Monday, 15 July 2013

Alcoholics Anonymous | July 15 | DonInLondon | Step 7 "Courage To Change"

July 15, 2013 step seven in mind: the burden of fear transforms everyday life into a nightmare. Just because we may be different in some way or other we can be picked on and we find life intolerable. The worst aspect of being singled out in some way and picked on is that we lose our way and find ourselves medicating away the feeling of not being good enough and then worse we can behave as badly as those who felt like punishing us because we were not like them. And then we became just like them.

Bringing joy and happiness into the lives of other people is something we can do on a daily basis, encouraging diversity and being the person that you are learning about, how to be yourself today. Freedom from fear, being able to have the courage to change and do something different, faith in the next step and the confidence to try a new way of living really does open up the door for yourself and provides an opportunity for other people to see not only the difference in you, the difference you can make to other people.

We all learn at different rates, sometimes we cotton on very quickly and can pick up a new skill, a new way of living and find satisfaction changing and becoming more adept. I used to teach how to juggle three balls in the air at once to people who had no idea. Within an hour most were able, and just about everyone knew how to juggle and simply needed practice. We can practice new ways of life if we are open, honest and willing. Not only being open honest and willing, it is being able to laugh at ourselves and be able to laugh along with others about the journey of life. The only people laughing at us in a condescending way, are those who live their lives judging other people for whatever reason, unable to respect diversity and fearful of how they might look to other people.

Having got to rock bottom and relating this to another person living on the streets, I realised just how difficult it is to be able to admit complete defeat. When I got to rock bottom, I accepted all the help offered without prejudice, even when it was pretty awful and the outcomes were really shocking. At rock bottom, authorities really do look down on a down and out person. And that prejudice leads to self prejudice where pride fear and ego keep a person down longer than is necessary. One day society will recognise the true nature of rock bottom? I feel it's doubtful they will, because most people are not too far from rock bottom these days and self harm through self-medication is their coping strategy one way or another.

Taking time with the man on the street who was begging, he had an attitude of entitlement built on resentments caused by the way society operates, and these resentment are real not only to him, but to the majority of people who are competing for scarce resources. And the scarce resources, for simple things, a roof over your head being the primary one, still there is no sign that even the simplest need can be met in some way so a person can get back on their feet. Indeed it's getting worse and scarcity of the most basic needs is driving differences between the poor, and those who are even poorer. There are answers to these problems and conundrums, at the same time there is no appetite to resolve them. The horror of rock bottom and the years at rock bottom are not forgotten by me.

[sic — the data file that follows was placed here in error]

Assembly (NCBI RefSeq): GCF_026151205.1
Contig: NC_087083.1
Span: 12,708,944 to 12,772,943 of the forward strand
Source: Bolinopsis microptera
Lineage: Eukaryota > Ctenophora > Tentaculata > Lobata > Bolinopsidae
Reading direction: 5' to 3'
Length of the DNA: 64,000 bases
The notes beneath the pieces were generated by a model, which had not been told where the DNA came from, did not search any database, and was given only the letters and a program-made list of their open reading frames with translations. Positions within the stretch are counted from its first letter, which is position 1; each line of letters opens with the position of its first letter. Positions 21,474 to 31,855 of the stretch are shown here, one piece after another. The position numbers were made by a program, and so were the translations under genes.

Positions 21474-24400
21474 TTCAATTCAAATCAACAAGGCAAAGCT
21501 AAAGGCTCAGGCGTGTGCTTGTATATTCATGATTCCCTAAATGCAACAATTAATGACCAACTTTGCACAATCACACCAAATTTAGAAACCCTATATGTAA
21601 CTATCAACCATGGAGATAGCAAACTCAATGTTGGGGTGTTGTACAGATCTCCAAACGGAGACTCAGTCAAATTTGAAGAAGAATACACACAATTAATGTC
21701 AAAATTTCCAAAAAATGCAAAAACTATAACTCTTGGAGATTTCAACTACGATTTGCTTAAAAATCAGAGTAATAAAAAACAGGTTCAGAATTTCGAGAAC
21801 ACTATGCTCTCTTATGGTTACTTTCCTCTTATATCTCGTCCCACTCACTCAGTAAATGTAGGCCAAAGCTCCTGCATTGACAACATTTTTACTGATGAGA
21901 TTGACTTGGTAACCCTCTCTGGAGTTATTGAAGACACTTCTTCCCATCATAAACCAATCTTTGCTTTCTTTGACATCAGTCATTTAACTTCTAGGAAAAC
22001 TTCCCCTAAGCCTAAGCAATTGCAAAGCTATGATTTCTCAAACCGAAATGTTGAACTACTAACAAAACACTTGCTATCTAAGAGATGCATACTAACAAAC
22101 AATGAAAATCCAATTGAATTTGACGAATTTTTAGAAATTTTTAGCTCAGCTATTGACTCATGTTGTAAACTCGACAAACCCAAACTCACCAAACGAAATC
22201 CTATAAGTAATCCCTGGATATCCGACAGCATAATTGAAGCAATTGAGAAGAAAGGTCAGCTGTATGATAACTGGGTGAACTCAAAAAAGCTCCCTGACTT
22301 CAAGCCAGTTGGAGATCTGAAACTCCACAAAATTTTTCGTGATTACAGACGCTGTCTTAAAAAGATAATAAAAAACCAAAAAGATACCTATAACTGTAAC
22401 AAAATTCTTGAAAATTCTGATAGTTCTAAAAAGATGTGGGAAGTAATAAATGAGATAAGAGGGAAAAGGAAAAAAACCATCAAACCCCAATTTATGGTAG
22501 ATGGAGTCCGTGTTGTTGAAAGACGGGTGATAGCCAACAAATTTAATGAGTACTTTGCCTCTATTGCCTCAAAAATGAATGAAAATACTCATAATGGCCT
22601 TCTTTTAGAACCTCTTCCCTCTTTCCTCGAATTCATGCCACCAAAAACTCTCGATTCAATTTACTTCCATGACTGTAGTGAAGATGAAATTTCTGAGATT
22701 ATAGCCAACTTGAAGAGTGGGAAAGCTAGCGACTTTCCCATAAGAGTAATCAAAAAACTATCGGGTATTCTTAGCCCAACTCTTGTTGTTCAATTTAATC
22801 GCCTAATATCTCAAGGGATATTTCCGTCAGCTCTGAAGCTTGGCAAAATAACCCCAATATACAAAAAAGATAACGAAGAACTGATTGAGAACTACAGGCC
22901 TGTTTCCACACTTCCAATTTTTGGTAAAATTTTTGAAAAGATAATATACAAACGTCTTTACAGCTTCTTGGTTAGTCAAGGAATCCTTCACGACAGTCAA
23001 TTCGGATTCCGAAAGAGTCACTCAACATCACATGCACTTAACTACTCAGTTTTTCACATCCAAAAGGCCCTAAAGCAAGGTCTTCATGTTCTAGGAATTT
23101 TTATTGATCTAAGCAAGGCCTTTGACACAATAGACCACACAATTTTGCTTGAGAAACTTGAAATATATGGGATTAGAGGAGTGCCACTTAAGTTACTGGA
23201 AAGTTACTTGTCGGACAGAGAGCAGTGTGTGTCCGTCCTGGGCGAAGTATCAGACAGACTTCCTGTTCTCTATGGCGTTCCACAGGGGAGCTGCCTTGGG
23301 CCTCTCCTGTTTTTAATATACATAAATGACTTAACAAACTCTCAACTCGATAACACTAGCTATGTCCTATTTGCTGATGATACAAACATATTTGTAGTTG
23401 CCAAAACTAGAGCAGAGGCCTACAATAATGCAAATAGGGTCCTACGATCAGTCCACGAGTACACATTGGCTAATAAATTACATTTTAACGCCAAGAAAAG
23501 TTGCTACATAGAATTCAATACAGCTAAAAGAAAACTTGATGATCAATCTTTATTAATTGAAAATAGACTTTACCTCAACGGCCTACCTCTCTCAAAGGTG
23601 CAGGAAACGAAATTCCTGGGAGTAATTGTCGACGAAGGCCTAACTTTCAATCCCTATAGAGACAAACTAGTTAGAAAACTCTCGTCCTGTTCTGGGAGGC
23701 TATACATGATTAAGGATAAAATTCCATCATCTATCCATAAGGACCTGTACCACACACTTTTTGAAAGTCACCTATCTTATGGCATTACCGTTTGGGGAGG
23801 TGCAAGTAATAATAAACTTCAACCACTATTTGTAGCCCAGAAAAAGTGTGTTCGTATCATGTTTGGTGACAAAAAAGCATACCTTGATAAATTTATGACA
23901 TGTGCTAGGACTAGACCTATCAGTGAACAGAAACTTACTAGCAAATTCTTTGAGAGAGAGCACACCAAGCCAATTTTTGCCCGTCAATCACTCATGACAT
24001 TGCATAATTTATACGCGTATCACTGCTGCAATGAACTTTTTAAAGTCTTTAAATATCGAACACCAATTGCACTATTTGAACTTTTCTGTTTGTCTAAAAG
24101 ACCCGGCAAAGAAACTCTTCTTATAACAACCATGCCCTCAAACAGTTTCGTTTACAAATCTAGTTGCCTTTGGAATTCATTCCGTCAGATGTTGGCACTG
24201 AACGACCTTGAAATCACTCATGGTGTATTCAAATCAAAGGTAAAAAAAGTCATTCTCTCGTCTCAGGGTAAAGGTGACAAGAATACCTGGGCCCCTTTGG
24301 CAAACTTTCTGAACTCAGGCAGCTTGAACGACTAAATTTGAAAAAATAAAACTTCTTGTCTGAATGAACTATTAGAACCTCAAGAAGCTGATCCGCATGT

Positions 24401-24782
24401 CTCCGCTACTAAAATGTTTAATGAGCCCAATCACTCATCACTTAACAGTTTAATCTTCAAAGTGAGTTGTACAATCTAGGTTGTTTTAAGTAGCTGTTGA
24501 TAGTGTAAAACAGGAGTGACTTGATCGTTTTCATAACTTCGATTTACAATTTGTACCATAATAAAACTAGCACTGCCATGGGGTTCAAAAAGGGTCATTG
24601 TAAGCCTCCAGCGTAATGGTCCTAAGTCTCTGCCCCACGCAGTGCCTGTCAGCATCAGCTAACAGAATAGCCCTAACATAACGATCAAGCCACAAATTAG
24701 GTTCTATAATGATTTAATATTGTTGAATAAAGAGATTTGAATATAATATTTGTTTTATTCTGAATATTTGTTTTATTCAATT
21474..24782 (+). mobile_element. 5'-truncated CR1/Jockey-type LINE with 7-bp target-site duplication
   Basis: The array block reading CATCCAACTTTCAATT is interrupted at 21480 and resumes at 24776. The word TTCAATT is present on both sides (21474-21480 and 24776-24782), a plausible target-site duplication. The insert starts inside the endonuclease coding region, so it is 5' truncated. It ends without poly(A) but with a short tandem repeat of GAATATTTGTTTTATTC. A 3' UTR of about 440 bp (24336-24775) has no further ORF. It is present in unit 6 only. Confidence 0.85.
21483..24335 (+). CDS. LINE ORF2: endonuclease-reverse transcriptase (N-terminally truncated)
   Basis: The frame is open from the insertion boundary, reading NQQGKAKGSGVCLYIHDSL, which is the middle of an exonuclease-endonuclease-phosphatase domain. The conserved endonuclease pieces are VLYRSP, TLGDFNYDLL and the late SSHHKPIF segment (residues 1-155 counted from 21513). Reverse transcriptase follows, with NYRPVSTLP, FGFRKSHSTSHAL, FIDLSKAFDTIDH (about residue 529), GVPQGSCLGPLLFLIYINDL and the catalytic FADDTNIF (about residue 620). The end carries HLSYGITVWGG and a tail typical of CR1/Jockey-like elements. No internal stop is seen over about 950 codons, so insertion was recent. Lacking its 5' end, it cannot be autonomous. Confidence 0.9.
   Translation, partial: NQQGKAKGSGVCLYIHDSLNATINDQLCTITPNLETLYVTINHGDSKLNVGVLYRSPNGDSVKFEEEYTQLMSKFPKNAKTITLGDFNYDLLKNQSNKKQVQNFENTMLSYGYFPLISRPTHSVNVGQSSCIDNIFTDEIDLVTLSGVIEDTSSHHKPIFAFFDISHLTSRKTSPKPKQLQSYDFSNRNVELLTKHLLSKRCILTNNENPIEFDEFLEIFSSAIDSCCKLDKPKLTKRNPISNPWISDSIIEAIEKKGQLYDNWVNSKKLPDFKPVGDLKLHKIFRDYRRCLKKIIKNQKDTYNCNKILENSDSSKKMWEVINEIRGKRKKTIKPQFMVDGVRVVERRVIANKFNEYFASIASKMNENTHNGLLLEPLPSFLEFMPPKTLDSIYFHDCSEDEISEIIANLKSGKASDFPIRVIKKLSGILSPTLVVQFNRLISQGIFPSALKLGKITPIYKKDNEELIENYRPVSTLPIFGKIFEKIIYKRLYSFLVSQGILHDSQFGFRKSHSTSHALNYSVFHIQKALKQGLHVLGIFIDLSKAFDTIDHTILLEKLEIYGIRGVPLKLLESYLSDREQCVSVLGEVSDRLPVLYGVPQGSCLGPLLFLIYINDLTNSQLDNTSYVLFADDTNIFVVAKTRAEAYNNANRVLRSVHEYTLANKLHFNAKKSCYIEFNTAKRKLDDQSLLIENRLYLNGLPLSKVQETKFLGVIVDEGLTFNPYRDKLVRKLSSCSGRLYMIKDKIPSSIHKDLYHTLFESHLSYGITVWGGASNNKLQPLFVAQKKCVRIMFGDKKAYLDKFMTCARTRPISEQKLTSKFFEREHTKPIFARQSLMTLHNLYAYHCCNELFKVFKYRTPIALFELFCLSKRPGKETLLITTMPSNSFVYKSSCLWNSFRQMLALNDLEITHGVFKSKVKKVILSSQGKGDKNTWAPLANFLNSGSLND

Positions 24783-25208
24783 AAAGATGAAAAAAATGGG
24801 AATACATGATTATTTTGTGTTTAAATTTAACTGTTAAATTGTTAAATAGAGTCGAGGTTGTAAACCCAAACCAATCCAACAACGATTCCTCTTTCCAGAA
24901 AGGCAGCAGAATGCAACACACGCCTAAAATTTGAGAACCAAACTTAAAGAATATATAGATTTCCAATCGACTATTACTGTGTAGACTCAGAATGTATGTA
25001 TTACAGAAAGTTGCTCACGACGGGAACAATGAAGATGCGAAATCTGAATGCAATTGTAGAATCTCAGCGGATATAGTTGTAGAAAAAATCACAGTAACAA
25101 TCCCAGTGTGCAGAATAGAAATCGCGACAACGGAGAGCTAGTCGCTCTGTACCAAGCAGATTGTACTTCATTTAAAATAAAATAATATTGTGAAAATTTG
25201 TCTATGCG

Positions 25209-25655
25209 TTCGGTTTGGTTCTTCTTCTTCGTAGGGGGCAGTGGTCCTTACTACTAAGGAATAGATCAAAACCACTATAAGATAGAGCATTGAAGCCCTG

In recovery, these days I don't judge how a person got to where they got to in their addictions to substance and behaviour, I try to share as best I can how a Fellowship can work to improve our chances of recovery one day at a time. It takes everyone in Fellowship to keep one alcoholic sober, and no single alcoholic can bear the burden of keeping another alcoholic sober. It takes a village to raise a child. And the same is true of recovery, it takes a Fellowship to keep each alcoholic sober just for today. And even then, the child in the village, the alcoholic in recovery can stumble and fall and have to start all over again…

Very often when I go out, on my way to meetings and on my way home from meetings and just generally when I am mooching about, I talk to strangers. Often sharing the moment of now with other people inside and outside Fellowship, we learn a lot about what other people do and how they look at life. And indeed how they live their lives. One aspect of living: God works through people? Depending on your understanding of God, I feel this may be true in being enlightened by other people, learning from them, the can-do can't do and the wisdom learned in the moment.

I do believe that no single human has the power to restore another to sanity, it is always the many who help in our daily restoration to a reasonable state of mind. And contingent on the current conditions of the day, we can be improving our situation with a clear head, courage, faith and confidence to be assertive and listening to the world as it is, rather than history or an uncertain future yet to be realised. Asking for help in the moment of now for direction and understanding keeps me on my toes every single day…

It's roasting in London, as my photographs for the day show. As a consequence of being roasted, enjoying the sun and generally getting about on the bicycle, which is electric fortunately, I will suffer the consequences which are quite considerable and yet worth it to me. I love people, places and things and over the years tolerance and love simply grows by accepting people are the best they can be right here and right now, some worthwhile to know and others we are better not knowing one day at a time

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